Hope I was clear about explaining the problem, best regards.

@McCalpinJohn  I wonder if you have any insights into this?

1 Reply
Honored Contributor III
713 Views

The analysis here is not easy even for the single-thread case.

When I was doing related experiments with memory mapped to the co-located L3 slice, I had to be very careful to ensure that the *lists* of addresses that mapped to the local L3 were small enough to be held in the local L1D+L2 caches.   In your implementation the locality information is stored in the extra pointers used for indirection.  Since that extra storage will not be "locality-aware", it also needs to be small enough to be L1+L2-cacheable or else it will create unwanted cross-chip read traffic.

It is also important to disable the HW prefetchers when running this sort of code -- they will very aggressive fetch consecutive addresses, which will always be mapped to non-local L3 cache slices.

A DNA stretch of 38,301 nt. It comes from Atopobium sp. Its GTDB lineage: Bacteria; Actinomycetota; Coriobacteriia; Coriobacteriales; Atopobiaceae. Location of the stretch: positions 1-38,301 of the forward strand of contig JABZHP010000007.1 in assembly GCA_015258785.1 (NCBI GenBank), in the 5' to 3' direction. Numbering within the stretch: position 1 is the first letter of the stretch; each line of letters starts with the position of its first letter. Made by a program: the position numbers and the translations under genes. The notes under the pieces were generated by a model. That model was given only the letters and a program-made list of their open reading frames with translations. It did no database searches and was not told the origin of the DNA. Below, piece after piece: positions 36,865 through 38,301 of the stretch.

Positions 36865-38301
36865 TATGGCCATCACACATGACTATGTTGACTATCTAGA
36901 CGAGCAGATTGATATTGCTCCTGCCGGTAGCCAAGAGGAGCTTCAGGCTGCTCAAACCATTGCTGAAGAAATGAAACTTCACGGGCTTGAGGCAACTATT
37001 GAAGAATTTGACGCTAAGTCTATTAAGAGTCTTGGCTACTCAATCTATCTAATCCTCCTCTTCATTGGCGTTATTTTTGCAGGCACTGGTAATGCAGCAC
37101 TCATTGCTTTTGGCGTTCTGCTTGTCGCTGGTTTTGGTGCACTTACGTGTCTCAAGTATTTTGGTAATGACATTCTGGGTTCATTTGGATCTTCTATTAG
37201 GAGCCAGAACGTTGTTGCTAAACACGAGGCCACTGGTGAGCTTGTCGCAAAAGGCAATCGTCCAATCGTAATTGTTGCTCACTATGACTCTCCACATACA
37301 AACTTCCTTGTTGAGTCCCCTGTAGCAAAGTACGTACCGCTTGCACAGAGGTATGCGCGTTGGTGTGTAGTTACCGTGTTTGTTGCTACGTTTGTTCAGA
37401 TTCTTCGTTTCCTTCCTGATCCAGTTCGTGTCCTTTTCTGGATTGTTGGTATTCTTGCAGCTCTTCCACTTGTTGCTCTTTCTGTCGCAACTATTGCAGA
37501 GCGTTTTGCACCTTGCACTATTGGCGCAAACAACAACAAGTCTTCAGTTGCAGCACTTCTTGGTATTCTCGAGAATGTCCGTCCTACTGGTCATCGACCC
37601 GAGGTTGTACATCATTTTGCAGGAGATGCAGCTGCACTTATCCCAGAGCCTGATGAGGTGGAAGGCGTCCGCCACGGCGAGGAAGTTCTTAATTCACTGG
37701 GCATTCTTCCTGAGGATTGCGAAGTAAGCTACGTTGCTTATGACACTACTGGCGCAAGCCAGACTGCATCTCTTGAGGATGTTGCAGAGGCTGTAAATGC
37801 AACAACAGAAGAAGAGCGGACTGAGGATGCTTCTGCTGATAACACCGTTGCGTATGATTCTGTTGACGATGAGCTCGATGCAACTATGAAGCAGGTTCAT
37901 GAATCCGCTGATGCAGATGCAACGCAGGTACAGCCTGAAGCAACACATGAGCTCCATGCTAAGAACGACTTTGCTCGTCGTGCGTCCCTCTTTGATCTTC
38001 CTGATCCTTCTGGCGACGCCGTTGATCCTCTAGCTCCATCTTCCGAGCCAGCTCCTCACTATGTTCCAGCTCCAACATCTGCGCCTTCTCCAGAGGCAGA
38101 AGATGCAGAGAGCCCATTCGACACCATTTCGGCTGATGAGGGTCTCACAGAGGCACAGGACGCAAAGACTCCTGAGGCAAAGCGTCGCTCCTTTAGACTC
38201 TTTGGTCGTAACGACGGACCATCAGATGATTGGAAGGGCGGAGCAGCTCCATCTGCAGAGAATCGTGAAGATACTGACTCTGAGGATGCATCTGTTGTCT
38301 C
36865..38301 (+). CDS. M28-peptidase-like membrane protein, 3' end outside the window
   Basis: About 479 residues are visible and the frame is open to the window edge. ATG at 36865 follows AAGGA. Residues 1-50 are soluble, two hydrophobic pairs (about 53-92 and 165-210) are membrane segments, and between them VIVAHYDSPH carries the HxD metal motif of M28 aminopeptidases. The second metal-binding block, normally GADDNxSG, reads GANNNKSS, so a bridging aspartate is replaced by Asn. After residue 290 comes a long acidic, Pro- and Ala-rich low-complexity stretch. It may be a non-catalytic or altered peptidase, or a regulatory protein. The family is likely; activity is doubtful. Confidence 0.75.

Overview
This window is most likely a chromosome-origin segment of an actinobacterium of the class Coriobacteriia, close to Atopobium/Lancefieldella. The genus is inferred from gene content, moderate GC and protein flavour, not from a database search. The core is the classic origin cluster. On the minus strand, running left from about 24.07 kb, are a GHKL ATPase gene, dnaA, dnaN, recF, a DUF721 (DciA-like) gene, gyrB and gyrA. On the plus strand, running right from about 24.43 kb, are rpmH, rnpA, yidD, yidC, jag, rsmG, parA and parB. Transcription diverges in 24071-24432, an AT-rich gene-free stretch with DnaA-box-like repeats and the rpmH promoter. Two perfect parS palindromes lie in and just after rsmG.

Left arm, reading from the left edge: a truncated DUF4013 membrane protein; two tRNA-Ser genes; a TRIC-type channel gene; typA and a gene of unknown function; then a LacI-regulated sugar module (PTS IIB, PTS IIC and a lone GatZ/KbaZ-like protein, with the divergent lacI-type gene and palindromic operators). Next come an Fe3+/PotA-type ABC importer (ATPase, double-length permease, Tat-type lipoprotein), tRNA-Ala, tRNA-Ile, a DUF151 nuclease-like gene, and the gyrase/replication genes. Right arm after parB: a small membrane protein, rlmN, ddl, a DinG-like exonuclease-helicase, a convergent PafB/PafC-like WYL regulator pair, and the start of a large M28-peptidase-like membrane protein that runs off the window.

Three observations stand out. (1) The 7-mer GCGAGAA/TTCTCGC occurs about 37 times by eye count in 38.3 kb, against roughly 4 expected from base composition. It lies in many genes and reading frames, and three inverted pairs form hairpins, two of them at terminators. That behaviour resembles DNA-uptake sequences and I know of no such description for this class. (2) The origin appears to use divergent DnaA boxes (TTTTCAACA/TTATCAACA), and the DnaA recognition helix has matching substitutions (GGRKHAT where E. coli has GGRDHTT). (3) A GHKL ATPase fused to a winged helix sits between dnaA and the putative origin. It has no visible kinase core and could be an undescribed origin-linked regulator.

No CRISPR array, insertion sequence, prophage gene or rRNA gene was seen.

Once these two issues are addressed, the OpenMP version can be built.  It is best to stay away from the OpenMP data parallel model where OpenMP distributes arbitrarily-sized loops over a fixed set of threads.  Instead, create a simple OpenMP parallel loop where the loop index is the thread number, then each iteration of the loop will be a thread running an independent copy of the single-thread code optimized for L3 locality.  The other advantage of this approach is that it is easy to instrument the code so that you can measure the execution time of each thread independently -- looking for variations in thread start time, thread execution duration, and thread post-execution barrier waiting time.   I use RDTSCP in the "master" thread before and after the OpenMP Parallel For construct -- in Intel processors the TSC is tightly synchronized within a single socket, so you can compare TSC times across cores accurately.  This approach will enable you to find cases for which the overall performance is degraded by a subset of the threads -- a common characteristic of performance problems due to cache conflicts or memory contention....